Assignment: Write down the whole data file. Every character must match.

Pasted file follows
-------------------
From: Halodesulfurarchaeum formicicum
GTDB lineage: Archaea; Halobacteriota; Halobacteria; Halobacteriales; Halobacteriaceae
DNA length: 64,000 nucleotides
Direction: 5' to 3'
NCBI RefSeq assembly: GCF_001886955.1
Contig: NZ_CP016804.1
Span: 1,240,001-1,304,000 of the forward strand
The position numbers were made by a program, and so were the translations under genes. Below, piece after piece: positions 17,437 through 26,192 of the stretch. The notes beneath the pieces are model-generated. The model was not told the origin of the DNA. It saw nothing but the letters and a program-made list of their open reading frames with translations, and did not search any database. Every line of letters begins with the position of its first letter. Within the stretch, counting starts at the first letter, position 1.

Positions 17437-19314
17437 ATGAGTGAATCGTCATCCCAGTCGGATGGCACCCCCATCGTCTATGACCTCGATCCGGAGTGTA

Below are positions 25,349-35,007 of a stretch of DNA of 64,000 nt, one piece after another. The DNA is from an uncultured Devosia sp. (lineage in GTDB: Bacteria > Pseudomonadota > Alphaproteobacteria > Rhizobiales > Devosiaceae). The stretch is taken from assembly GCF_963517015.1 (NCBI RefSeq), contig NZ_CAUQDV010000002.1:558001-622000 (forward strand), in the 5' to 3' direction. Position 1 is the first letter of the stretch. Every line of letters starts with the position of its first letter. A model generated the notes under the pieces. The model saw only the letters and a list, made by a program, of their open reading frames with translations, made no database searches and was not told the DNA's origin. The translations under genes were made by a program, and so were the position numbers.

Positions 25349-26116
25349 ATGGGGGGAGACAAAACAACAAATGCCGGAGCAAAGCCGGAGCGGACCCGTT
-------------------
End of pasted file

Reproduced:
From: Halodesulfurarchaeum formicicum
GTDB lineage: Archaea; Halobacteriota; Halobacteria; Halobacteriales; Halobacteriaceae
DNA length: 64,000 nucleotides
Direction: 5' to 3'
NCBI RefSeq assembly: GCF_001886955.1
Contig: NZ_CP016804.1
Span: 1,240,001-1,304,000 of the forward strand
The position numbers were made by a program, and so were the translations under genes. Below, piece after piece: positions 17,437 through 26,192 of the stretch. The notes beneath the pieces are model-generated. The model was not told the origin of the DNA. It saw nothing but the letters and a program-made list of their open reading frames with translations, and did not search any database. Every line of letters begins with the position of its first letter. Within the stretch, counting starts at the first letter, position 1.

Positions 17437-19314
17437 ATGAGTGAATCGTCATCCCAGTCGGATGGCACCCCCATCGTCTATGACCTCGATCCGGAGTGTA

Below are positions 25,349-35,007 of a stretch of DNA of 64,000 nt, one piece after another. The DNA is from an uncultured Devosia sp. (lineage in GTDB: Bacteria > Pseudomonadota > Alphaproteobacteria > Rhizobiales > Devosiaceae). The stretch is taken from assembly GCF_963517015.1 (NCBI RefSeq), contig NZ_CAUQDV010000002.1:558001-622000 (forward strand), in the 5' to 3' direction. Position 1 is the first letter of the stretch. Every line of letters starts with the position of its first letter. A model generated the notes under the pieces. The model saw only the letters and a list, made by a program, of their open reading frames with translations, made no database searches and was not told the DNA's origin. The translations under genes were made by a program, and so were the position numbers.

Positions 25349-26116
25349 ATGGGGGGAGACAAAACAACAAATGCCGGAGCAAAGCCGGAGCGGACCCGTT